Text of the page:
The Family Policy Compliance Office is excited to announce the launch  of the new Student Privacy Website! This new website replaces both the Privacy Technical Assistance Center’s and the Family Policy Compliance Office’s sites.  The Student Privacy Website can be found at:  https://studentprivacy.ed.gov. Be sure to update your bookmarks accordingly!

Letter to Texas AG: Disclosure of Education Records

July 25, 2006

Ms. Katherine Minter Cary
Chief, Open Records Division
Office of the Attorney General
P. O. Box 12548
Austin, Texas 78711-2548

Dear Ms. Cary:

Letter to School District re: SES Providers Contacting Parents

August 10, 2007

[Letter to a School District]

Dear [School Official]:

We are providing guidance under the Family Educational Rights and Privacy Act (FERPA), as it pertains to your August 1, 2007 email memorandum entitled "Ensuring Student Privacy," which was addressed to Approved Supplemental Educational Services Providers ("ASSP" or "SES Providers"), and a copy of which was forwarded to my office.

How may a parent or eligible student file a FERPA complaint with the Department of Education?

A parent or eligible student may file a written complaint with the Family Policy Compliance Office regarding an alleged violation under of FERPA.  The complaint must be timely (submitted to the office within 180 days of the date that the complainant knew or reasonably knew of the violation) and state clearly and succinctly specific allegations of fact giving reasonable cause to believe that the school has violated FERPA.

May an educational agency or institution disclose directory information without prior consent?

Education records that have been appropriately designated as "directory information" by the educational agency or institution may be disclosed without prior consent.  See 34 CFR §§ 99.31(a)(11) and 99.37.  FERPA defines directory information as information contained in an education record of a student that would not generally be considered harmful or an invasion of privacy if disclosed.  34 CFR § 99.3. 

Does a school have to explain or interpret education records when requested by a parent or eligible student?

FERPA requires that an educational agency or institution respond to reasonable requests for explanations and interpretations of education records.  34 CFR § 99.10(c).

What constitutes de-identified records and information?

Records and information are de-identified once all personally identifiable information has been removed including but not limited to any information that, alone or in combination is linkable to a specific student that a reasonable person in the school community, who does not have personal knowledge of the relevant circumstances, to identify the student with reasonable certainty.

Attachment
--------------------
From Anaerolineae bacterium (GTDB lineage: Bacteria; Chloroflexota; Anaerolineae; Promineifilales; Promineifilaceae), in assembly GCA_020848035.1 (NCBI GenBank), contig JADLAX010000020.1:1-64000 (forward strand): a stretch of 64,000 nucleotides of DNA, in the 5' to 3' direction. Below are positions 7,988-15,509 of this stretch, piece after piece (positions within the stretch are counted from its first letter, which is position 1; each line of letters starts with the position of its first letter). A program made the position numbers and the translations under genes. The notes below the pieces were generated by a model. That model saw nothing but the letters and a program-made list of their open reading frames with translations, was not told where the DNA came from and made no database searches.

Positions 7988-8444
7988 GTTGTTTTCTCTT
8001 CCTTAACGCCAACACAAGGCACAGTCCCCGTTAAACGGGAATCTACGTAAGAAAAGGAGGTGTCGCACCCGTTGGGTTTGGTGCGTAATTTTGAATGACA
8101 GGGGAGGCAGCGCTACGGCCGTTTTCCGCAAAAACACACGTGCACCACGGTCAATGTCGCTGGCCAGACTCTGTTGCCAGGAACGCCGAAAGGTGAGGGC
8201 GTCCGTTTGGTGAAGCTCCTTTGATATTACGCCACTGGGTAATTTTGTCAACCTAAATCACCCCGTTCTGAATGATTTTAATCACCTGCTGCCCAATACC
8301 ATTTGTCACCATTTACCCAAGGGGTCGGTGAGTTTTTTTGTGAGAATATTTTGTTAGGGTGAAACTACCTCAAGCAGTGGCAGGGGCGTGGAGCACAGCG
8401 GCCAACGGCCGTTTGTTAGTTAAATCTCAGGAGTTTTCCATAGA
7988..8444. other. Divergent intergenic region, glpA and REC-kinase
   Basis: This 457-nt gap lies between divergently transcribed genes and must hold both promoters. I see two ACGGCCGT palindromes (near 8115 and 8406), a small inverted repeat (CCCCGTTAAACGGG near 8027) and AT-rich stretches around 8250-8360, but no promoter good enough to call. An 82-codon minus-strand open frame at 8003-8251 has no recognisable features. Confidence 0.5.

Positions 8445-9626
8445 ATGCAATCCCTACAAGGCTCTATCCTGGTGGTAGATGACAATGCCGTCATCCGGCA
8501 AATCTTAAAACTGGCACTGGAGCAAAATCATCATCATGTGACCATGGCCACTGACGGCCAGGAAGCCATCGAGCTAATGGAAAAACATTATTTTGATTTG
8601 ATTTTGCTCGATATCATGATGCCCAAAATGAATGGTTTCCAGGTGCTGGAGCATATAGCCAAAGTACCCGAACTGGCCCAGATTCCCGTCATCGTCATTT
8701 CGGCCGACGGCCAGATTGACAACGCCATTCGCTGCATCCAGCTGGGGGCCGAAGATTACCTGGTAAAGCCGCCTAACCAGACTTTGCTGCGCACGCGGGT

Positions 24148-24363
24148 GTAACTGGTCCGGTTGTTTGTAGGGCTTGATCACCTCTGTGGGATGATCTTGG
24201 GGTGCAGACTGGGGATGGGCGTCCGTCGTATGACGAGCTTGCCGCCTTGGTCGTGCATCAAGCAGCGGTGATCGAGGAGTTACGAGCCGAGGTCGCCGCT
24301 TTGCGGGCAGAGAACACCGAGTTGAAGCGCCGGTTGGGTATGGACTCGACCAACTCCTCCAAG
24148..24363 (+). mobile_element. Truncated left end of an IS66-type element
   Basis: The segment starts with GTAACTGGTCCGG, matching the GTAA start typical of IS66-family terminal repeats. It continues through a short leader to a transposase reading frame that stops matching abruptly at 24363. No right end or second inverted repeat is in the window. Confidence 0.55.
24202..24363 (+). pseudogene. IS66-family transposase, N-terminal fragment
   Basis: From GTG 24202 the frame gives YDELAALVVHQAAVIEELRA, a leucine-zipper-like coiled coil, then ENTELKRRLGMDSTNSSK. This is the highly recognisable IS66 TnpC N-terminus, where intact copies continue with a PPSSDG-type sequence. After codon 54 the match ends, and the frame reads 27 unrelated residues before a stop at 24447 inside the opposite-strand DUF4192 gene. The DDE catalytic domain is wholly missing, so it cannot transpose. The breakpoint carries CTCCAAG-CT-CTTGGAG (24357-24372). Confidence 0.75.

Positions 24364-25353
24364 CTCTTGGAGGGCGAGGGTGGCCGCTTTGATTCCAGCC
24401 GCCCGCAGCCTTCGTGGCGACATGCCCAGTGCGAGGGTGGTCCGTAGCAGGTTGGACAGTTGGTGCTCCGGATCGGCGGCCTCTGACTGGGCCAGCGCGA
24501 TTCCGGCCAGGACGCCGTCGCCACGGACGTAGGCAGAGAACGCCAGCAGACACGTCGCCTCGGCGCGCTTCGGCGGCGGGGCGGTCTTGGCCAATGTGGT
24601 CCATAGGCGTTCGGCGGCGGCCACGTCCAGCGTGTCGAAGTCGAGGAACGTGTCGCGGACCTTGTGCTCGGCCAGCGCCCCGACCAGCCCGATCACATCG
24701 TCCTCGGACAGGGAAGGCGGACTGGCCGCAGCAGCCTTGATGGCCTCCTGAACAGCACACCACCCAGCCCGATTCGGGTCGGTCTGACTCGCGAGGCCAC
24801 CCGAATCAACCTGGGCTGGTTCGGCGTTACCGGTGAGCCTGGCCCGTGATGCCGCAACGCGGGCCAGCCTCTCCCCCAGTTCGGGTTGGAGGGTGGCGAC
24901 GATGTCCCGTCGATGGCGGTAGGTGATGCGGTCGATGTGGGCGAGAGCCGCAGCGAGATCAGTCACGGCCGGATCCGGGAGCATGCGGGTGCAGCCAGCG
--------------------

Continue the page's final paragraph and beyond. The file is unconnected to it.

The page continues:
Under FERPA, may an educational agency or institution disclose education records to any of its employees without consent?

No.  FERPA permits an educational agency or institution to disclose, without consent, personally identifiable information from students’ education records only to school officials within the educational agency or institution that the educational agency or institution has determined to have legitimate educational interests in the information. 34 CFR § 99.31(a)(1).  Generally, a school official has a legitimate educational interest if the official needs to review an education record in order to fulfill his or her professional responsibility.

Does an educational agency or institution have discretion over what education records it decides to create and keep?

Yes.  FERPA does not require schools to create education records nor does it require schools to maintain education records, unless there is an outstanding request by a parent or eligible student to inspect and review the records.

Source: 34 CFR § 99.10(e)

How long does an educational agency or institution have to comply with a request to view records?

FERPA requires that educational agencies and institutions comply with a request by a parent or eligible student for access to education records within a reasonable period of time, but not more than 45 days after receipt of a request.  Some States have laws that may require that parents and eligible students be granted access in a shorter time period.  34 CFR § 99.10(b).

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